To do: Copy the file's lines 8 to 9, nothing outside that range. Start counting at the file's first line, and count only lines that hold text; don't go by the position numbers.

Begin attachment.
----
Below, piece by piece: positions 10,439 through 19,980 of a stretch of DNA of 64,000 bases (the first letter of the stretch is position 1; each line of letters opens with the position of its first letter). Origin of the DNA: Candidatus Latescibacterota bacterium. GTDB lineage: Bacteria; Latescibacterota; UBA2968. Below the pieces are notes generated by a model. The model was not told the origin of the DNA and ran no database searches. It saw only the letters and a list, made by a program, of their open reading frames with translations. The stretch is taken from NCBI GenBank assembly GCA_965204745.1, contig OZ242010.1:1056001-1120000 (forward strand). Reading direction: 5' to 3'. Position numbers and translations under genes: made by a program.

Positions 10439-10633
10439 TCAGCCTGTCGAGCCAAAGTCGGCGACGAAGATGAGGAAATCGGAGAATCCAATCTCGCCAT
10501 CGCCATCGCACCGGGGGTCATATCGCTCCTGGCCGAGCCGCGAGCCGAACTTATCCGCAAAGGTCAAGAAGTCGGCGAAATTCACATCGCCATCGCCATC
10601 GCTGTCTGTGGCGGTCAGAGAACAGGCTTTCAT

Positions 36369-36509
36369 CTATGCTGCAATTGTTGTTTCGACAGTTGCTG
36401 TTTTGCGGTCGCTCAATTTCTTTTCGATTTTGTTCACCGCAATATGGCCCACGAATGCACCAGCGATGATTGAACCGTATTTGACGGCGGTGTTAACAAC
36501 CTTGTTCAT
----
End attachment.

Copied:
36401 TTTTGCGGTCGCTCAATTTCTTTTCGATTTTGTTCACCGCAATATGGCCCACGAATGCACCAGCGATGATTGAACCGTATTTGACGGCGGTGTTAACAAC
36501 CTTGTTCAT